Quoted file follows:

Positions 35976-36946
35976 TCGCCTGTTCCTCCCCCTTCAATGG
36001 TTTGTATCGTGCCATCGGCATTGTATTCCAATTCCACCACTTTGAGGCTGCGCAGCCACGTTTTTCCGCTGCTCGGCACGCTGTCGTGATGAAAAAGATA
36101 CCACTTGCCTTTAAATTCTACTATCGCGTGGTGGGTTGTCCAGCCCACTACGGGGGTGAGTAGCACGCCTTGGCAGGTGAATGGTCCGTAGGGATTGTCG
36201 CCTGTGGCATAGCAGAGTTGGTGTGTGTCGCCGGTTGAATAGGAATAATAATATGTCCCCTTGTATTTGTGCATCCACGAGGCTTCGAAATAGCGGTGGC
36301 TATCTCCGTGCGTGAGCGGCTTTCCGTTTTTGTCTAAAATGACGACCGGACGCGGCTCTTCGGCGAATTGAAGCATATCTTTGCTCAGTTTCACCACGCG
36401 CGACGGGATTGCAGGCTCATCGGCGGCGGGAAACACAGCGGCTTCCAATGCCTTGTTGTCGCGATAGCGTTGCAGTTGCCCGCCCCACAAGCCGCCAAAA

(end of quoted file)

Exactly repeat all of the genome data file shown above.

Positions 35976-36946
35976 TCGCCTGTTCCTCCCCCTTCAATGG
36001 TTTGTATCGTGCCATCGGCATTGTATTCCAATTCCACCACTTTGAGGCTGCGCAGCCACGTTTTTCCGCTGCTCGGCACGCTGTCGTGATGAAAAAGATA
36101 CCACTTGCCTTTAAATTCTACTATCGCGTGGTGGGTTGTCCAGCCCACTACGGGGGTGAGTAGCACGCCTTGGCAGGTGAATGGTCCGTAGGGATTGTCG
36201 CCTGTGGCATAGCAGAGTTGGTGTGTGTCGCCGGTTGAATAGGAATAATAATATGTCCCCTTGTATTTGTGCATCCACGAGGCTTCGAAATAGCGGTGGC
36301 TATCTCCGTGCGTGAGCGGCTTTCCGTTTTTGTCTAAAATGACGACCGGACGCGGCTCTTCGGCGAATTGAAGCATATCTTTGCTCAGTTTCACCACGCG
36401 CGACGGGATTGCAGGCTCATCGGCGGCGGGAAACACAGCGGCTTCCAATGCCTTGTTGTCGCGATAGCGTTGCAGTTGCCCGCCCCACAAGCCGCCAAAA